It says something about us as a
species that one of our oldest myths, crystallised in the form of Homer’s epic poem
There is much to enjoy about this production; Simon Wilkinson’s lighting design sets time and mood through brilliant use of colour, while Claire McKenzie’s vocal score – performed by the cast – is dramatically impactful.
“We gods are jealous and petty and vengeful forever,” we’re told early on, as the Olympian deities are reimagined as uber-rich, self-fixated celebrities, all suntan lotion and gold-coloured bikinis as they sip their drinks on the beach, moan that “no one understands how hard it is to be us”, and gleefully interfere with the affairs of mortal men. Emmanuella Coles is so stunning as Zeus’s often betrayed (and invariably furious) wife Hera that Richard Conlon’s capricious man-child Father of the Gods comes across as little more than comedy relief. Yet this appears quite deliberate: Hannan deftly balances an expected emphasis on the dehumanising brutality of combat – excellently choreographed by Raymond Short, with blood literally flung across the participants by other cast members – with a clear expression of how women, regardless of their position, become little more than collateral damage in times of war.
We’re also told, at the start of the second half, that “this isn’t about the Trojan Horse”; while robbed of a gratuitous spectacle arguably impossible to fit on the stage, this also means Hannan can end his near three-hour retelling of the Iliad before the all-too-bloody destruction of Troy and its inhabitants. Importantly, this shifts the emphasis onto an event that surprises even Hera; when the Trojan King Priam – undoubtedly Ron Donachie best moment on stage – turns his unimaginable grief and anger at Greek warrior Achilles (who has killed 16 of his sons) – into a genuine desire for peace and an end to the violence.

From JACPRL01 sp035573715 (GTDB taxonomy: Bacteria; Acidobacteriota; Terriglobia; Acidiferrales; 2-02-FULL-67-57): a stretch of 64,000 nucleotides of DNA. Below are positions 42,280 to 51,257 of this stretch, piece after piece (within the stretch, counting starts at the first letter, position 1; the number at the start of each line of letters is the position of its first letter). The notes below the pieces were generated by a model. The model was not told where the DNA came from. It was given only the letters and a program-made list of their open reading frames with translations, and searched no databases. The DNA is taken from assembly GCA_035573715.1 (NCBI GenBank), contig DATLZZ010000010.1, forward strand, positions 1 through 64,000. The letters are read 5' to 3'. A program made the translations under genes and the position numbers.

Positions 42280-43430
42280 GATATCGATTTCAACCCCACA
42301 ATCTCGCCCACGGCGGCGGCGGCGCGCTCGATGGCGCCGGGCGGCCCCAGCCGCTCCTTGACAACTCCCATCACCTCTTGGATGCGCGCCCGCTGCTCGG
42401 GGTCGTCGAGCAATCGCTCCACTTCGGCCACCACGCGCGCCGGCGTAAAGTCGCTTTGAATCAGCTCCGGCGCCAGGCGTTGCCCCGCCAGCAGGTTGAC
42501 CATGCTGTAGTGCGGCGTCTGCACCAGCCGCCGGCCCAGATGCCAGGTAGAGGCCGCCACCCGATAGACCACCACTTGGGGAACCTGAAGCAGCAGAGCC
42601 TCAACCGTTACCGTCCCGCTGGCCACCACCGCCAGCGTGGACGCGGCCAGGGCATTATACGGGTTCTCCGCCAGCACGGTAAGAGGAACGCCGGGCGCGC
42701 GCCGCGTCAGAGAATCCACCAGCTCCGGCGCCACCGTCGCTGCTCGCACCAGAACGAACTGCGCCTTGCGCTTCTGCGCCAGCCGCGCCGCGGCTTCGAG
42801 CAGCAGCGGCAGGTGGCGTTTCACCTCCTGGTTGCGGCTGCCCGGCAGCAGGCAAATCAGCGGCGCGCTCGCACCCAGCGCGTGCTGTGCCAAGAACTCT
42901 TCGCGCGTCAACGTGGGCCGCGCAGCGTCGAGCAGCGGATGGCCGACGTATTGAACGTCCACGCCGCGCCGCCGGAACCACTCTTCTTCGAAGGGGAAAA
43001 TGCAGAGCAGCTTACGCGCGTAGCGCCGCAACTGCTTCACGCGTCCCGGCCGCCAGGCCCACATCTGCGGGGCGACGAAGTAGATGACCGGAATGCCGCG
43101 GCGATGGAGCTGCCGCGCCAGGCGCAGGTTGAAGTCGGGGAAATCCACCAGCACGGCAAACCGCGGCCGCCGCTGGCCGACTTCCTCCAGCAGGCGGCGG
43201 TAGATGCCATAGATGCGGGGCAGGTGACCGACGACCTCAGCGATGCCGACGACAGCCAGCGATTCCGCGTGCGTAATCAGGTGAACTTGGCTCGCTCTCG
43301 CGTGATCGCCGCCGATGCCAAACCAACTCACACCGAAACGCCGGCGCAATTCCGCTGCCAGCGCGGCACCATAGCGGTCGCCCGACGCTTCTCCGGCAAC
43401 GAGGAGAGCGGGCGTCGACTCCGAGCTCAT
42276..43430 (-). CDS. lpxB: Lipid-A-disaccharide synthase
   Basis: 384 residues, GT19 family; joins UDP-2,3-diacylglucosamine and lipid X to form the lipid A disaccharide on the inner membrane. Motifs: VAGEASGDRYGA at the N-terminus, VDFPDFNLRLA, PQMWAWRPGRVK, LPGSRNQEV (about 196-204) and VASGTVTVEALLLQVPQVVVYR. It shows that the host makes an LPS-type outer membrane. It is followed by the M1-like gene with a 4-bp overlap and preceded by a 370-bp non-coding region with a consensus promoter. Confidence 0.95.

There is much to enjoy about this production; Simon Wilkinson’s lighting design sets time and mood through brilliant use of colour, while Claire McKenzie’s vocal score – performed by the cast – is dramatically impactful. In terms of the rest of the cast, Ben Turner is a suitably testy Achilles (even if it seems a shame Hannan opts to ignore the homosexual overtones of Achilles’s relationship with Patroclus), while Benjamin Dilloway gives a real sense of nobility to Achilles’s opposite number, the ultimately doomed Hector. Yet, while the rest of the cast are at least adequate in their roles, there’s little sense of an effective ensemble pulling in one direction; this early in the run at least, it’s like watching a football team that’s unbalanced by several star players and only starts scoring goals during the second half.